WASHINGTON — Separated from his father at the U.S.-Mexico border last year, the little boy, about 7 or 8, was under the delusion that his dad had been killed. And he thought he was next.

Other children believed their parents had abandoned them. And some suffered physical symptoms because of their mental trauma, clinicians reported to investigators with a government watchdog.

“You get a lot of ‘my chest hurts,’ even though everything is fine” medically, a clinician told investigators. The children would describe emotional symptoms: “Every heartbeat hurts,” or “I can’t feel my heart.”

Children separated during the Trump administration’s “zero tolerance policy” last year, many already distressed in their home countries or by their journey, showed more fear, feelings of abandonment and post-traumatic stress symptoms than children who were not separated, according to a report Wednesday from the inspector general’s office in the Department of Health and Human Services.

The chaotic reunification process only added to their ordeal.

Some cried inconsolably. Some were angry and confused. “Other children expressed feelings of fear or guilt and became concerned for their parents’ welfare,” according to the report.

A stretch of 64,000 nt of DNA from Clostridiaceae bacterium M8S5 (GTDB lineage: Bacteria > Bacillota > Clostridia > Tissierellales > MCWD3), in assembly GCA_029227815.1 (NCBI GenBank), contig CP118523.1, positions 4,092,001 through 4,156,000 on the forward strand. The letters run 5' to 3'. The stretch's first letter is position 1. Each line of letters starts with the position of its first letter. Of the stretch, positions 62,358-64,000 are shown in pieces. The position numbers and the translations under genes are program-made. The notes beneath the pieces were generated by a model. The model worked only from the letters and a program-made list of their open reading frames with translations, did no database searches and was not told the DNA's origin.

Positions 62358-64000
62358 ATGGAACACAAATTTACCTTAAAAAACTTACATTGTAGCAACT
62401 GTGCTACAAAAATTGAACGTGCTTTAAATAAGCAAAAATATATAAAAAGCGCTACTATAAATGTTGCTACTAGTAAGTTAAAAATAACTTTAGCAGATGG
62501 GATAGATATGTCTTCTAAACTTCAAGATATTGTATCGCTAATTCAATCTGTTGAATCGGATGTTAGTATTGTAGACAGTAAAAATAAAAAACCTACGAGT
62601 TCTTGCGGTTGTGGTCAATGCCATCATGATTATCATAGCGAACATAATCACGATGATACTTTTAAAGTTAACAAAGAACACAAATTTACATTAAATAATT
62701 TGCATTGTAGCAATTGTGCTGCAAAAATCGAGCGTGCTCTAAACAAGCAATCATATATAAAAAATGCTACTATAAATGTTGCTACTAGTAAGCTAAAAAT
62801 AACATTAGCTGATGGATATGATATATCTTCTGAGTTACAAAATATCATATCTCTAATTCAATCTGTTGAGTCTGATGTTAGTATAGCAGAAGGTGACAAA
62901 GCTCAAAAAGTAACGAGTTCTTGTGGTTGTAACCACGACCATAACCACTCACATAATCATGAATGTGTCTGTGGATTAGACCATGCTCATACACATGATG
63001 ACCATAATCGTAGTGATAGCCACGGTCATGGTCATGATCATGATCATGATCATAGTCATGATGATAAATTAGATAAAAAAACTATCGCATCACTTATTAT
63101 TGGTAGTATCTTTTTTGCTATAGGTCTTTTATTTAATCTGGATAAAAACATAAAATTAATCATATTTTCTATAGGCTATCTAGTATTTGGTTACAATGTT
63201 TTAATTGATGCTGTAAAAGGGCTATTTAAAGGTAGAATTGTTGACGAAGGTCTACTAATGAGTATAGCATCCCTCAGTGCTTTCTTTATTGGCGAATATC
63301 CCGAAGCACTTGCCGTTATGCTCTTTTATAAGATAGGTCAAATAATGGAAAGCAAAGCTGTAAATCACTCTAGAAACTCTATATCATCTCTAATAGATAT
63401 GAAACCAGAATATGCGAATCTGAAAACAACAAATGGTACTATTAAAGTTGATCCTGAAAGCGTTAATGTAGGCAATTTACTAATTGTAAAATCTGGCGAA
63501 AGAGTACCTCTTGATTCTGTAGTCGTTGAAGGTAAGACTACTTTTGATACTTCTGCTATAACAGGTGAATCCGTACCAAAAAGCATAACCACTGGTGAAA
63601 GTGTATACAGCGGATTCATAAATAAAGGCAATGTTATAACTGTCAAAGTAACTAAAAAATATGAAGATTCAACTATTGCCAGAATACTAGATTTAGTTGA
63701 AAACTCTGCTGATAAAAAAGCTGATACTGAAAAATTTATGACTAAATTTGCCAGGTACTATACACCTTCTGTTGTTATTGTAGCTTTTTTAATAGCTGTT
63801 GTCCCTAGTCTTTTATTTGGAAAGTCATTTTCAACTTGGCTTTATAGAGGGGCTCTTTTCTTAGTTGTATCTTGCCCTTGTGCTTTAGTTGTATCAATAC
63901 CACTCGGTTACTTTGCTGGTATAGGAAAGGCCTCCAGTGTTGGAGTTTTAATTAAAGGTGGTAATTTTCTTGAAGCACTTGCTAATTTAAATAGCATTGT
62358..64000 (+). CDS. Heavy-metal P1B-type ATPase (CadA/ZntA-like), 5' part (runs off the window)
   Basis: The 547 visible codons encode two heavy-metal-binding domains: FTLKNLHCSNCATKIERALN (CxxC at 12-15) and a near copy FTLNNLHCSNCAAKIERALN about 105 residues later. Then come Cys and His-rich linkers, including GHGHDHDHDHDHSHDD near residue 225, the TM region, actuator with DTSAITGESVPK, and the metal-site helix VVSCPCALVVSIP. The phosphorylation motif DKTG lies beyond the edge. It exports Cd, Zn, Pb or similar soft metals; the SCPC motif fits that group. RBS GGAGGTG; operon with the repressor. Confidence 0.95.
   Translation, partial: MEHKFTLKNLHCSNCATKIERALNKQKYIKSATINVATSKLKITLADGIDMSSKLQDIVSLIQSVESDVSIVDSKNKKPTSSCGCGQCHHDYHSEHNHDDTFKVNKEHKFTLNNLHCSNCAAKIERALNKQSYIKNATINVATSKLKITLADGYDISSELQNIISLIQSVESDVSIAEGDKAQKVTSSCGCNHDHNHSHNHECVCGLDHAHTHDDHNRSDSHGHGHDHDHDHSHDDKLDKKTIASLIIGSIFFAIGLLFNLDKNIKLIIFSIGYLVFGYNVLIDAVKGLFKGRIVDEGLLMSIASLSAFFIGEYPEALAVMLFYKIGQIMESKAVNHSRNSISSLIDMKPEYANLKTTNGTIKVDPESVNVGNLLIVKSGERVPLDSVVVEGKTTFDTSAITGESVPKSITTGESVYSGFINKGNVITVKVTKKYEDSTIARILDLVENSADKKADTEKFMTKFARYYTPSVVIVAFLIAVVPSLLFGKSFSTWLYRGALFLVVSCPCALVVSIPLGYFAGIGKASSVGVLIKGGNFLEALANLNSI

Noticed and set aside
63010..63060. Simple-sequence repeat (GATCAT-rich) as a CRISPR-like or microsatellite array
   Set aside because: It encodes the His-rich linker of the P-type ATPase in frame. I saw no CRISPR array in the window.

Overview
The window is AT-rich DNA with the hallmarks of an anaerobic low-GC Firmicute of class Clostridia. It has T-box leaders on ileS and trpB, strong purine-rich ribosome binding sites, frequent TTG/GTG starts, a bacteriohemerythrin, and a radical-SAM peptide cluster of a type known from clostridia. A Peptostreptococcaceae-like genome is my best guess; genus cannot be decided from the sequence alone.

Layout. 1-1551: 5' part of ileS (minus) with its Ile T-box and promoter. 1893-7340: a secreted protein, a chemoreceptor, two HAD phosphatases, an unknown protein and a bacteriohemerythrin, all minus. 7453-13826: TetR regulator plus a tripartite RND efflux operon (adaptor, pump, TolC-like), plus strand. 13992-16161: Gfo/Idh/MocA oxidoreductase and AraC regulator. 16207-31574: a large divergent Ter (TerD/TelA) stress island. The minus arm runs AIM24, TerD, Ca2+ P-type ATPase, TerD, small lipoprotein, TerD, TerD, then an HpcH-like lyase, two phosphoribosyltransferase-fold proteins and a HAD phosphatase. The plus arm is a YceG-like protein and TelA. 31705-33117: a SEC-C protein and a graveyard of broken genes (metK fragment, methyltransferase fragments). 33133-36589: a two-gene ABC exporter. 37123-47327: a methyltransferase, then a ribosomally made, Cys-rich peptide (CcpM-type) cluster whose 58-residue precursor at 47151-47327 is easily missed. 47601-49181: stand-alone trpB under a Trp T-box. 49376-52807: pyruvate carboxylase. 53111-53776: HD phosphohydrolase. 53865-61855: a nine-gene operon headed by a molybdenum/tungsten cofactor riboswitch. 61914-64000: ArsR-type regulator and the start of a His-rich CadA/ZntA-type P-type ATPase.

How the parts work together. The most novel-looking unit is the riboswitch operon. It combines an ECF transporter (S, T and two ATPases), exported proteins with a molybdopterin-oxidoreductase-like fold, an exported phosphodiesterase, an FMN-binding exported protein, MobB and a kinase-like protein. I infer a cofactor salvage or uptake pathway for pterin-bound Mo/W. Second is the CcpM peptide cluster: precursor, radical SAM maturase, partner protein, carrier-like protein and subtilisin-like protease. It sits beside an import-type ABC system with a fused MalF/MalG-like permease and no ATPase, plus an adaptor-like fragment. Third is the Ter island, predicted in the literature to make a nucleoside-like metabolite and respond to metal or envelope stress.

The child who believed his father was killed “ultimately required emergency psychiatric care to address his mental health distress,” a program director told investigators.

Child psychiatrist Dr. Gilbert Kliman, who interviewed dozens of migrant children in shelters after zero-tolerance took effect, told FRONTLINE and AP that the kids can move on with their lives after reunifying with parents but may never get over it.

As children they have night terrors, separation anxiety, trouble concentrating. As they become adults, they face greater risks of mental and physical challenges, from depression to cancer.

Among the separated children, he foresees “an epidemic of physical, psychosomatic health problems that are costly to society as well as to the individual child grown up. I call it a vast, cruel experiment on the backs of children.”

The AP obtained a copy of the report in advance of the official release, the first substantial accounting by a government agency on how family separation under the Trump policy has affected the mental health of children. It was based on interviews with about 100 mental health clinicians who had regular interactions with children but did not directly address the quality of the care the children did receive.

“Facilities reported that addressing the needs of separated children was particularly challenging, because these children exhibited more fear, feelings of abandonment and post-traumatic stress than children who were not separated,” said Deputy Inspector General Ann Maxwell. “Separated children are also younger than the teenagers facilities were used to caring for.”

A second report Wednesday by the watchdog found that thousands of childcare workers were given direct access to migrant children before completing required background and fingerprint checks.

The report covers a period last year when facilities were overwhelmed by the policy under which at least 2,500 children were separated from their parents.

They stayed behind in border custody while their parents were taken to federal court for criminal proceedings.

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